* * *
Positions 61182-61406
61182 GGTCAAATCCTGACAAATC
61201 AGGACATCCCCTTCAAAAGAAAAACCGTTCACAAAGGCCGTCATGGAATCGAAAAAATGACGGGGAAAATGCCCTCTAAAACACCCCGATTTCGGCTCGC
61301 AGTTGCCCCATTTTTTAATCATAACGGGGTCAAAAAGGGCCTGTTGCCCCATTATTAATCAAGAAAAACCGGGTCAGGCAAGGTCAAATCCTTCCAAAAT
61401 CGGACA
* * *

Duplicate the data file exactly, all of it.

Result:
Positions 61182-61406
61182 GGTCAAATCCTGACAAATC
61201 AGGACATCCCCTTCAAAAGAAAAACCGTTCACAAAGGCCGTCATGGAATCGAAAAAATGACGGGGAAAATGCCCTCTAAAACACCCCGATTTCGGCTCGC
61301 AGTTGCCCCATTTTTTAATCATAACGGGGTCAAAAAGGGCCTGTTGCCCCATTATTAATCAAGAAAAACCGGGTCAGGCAAGGTCAAATCCTTCCAAAAT
61401 CGGACA